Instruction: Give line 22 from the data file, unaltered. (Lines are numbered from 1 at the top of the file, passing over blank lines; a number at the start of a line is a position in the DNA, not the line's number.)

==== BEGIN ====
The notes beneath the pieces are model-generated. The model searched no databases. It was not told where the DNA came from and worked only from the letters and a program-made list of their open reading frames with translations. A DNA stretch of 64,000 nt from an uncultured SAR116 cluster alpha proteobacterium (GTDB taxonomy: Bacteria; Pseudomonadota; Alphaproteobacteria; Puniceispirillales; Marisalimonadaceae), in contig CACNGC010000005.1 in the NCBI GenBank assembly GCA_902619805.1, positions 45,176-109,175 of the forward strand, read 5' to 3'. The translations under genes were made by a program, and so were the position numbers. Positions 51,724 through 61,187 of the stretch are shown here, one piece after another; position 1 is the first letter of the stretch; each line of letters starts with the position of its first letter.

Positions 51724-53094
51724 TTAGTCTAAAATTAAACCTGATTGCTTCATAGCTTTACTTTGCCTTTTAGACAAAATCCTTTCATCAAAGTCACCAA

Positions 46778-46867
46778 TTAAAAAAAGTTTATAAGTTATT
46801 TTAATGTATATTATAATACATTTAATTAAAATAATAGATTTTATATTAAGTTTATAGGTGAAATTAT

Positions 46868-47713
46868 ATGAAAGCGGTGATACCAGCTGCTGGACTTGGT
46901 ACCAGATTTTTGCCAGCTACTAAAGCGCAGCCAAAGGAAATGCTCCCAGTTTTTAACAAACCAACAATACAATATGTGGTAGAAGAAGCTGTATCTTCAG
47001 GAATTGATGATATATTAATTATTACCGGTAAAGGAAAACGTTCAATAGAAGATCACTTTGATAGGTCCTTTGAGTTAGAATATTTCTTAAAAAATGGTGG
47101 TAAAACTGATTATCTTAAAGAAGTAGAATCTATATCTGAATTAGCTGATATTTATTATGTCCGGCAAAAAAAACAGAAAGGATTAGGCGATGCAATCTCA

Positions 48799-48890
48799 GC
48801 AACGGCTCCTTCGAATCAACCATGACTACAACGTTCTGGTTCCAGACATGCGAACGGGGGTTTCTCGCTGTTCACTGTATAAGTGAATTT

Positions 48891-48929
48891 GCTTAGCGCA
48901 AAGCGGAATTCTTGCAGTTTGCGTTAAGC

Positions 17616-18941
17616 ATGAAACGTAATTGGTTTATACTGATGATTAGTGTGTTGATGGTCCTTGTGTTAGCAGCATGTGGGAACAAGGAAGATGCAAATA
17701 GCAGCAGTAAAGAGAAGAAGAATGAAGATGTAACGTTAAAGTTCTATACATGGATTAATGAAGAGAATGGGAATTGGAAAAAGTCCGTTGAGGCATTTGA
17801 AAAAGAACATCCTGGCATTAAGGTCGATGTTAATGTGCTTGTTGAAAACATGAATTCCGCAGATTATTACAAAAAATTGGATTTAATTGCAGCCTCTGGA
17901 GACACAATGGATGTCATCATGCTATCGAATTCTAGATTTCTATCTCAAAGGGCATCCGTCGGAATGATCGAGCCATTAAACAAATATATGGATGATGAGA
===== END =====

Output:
17901 GACACAATGGATGTCATCATGCTATCGAATTCTAGATTTCTATCTCAAAGGGCATCCGTCGGAATGATCGAGCCATTAAACAAATATATGGATGATGAGA